Alexander Carlisle

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Alexander Carlisle

Alexander Montgomery Carlisle, PC (8 July 1854 – 6 March 1926) brother-in-law to Viscount Pirrie, was one of the men involved with designing the Olympic-class ocean liners in the shipbuilding company Harland and Wolff. His main area of responsibility was the ships' safety systems such as the watertight compartments and lifeboats.[1] As a Privy Councillor, he was known as "The Right Honorable".

While working on the liners, Carlisle had some minor disputes with Lord Pirrie over the number of lifeboats required for a vessel of this size. Pirrie, the chairman of Harland and Wolff, was satisfied that the number of lifeboats supplied more than met the board of trade regulations. Carlisle then retired and did not have anything more to do with shipbuilding. Thomas Andrews, Pirrie's nephew, was then made master shipbuilder. While some contemporary documentaries claimed Carlisle retired in anger due to Pirrie not accepting his lifeboat recommendations, it was more likely due to health issues.[2] The Olympic-class liners were the last ships that Carlisle was involved with.[3][4]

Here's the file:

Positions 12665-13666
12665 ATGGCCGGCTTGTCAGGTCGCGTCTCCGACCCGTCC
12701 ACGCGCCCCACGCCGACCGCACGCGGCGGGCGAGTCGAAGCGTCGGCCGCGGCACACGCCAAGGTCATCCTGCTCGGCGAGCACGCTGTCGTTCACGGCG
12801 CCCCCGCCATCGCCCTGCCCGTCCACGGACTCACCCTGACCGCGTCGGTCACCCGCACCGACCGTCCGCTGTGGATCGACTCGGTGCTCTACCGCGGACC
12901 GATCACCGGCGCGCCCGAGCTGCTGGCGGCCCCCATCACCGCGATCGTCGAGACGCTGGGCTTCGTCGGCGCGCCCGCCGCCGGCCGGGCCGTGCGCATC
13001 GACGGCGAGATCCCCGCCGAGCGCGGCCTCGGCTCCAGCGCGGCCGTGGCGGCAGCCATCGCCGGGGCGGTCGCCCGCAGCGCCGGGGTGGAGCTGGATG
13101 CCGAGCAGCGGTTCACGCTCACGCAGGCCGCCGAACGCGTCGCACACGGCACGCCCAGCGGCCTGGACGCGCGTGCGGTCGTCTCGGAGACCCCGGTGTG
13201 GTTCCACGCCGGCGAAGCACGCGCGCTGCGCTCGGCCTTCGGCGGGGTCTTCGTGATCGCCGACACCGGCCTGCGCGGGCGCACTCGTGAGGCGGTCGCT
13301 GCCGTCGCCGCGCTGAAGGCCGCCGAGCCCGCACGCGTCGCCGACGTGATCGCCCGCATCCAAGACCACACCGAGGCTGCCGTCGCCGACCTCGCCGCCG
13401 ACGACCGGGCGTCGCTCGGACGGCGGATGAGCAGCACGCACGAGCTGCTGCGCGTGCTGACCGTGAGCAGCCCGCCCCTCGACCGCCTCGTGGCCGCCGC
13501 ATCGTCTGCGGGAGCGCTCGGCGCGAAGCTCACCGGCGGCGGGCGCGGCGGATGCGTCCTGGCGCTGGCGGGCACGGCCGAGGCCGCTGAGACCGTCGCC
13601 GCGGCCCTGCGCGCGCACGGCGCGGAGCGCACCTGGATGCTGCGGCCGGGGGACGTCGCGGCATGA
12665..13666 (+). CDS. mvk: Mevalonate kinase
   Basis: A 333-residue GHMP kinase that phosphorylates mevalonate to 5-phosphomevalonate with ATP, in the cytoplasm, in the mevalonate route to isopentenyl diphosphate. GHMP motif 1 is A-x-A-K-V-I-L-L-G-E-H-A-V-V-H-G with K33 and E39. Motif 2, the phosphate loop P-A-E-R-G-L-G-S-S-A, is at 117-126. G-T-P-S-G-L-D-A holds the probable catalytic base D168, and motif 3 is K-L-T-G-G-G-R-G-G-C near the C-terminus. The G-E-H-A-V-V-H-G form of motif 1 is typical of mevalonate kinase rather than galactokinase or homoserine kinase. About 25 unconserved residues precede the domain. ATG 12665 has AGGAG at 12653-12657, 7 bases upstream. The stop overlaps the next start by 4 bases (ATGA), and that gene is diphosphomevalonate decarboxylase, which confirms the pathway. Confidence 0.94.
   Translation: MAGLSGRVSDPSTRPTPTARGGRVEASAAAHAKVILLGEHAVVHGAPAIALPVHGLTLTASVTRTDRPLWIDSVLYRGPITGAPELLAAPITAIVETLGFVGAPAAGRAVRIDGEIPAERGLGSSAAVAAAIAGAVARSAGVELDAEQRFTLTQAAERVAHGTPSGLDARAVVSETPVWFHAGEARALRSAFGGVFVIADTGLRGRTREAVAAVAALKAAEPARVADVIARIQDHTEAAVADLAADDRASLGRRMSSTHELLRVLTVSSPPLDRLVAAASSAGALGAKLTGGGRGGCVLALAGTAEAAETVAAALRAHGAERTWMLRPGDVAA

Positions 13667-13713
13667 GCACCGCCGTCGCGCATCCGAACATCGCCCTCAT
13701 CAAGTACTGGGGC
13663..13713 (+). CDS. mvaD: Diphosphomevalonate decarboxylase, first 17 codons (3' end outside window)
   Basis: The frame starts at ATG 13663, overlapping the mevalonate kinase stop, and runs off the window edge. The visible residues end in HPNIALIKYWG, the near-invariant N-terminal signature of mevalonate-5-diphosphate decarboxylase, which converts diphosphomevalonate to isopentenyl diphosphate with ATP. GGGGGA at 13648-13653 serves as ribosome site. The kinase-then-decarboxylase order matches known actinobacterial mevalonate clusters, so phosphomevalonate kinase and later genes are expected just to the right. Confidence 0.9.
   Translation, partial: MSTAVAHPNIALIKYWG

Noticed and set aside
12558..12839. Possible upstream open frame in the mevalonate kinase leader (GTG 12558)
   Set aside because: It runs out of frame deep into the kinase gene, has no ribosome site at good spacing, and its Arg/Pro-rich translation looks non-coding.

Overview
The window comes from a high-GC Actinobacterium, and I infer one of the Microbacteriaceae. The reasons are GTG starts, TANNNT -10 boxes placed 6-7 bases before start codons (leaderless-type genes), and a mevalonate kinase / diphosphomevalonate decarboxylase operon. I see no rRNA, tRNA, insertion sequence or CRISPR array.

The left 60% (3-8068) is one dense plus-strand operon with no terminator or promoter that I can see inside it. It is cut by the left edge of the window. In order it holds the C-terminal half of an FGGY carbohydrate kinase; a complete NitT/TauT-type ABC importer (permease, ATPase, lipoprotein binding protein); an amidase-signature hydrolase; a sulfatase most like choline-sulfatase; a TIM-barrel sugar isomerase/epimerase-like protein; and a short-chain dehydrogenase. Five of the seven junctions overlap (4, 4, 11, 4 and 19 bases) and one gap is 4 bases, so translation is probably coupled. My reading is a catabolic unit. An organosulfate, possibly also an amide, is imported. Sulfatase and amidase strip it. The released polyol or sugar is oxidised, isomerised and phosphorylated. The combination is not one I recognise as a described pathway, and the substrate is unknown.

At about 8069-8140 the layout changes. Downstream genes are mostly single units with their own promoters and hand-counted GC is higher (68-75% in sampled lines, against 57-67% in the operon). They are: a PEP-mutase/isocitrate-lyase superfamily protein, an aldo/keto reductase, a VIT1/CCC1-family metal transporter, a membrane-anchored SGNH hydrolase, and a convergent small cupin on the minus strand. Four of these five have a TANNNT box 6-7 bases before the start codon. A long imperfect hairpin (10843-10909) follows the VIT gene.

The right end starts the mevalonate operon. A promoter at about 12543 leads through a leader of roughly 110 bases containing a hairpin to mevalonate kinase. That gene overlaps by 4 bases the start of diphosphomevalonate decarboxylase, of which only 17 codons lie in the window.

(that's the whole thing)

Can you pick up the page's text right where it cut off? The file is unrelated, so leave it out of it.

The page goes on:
See also[edit]


Further reading[edit]

  • Cameron, Stephen (2011). Belfast Shipbuilders: A Titanic Tale (1st ed.). Colourpoint Books. ISBN 978-1-906578-78-7.
  • "Carlisle, The Right Hon. Alexander Montgomery" . Thom's Irish Who's Who. Dublin: Alexander Thom and Son Ltd. 1923. p. 32  – via Wikisource.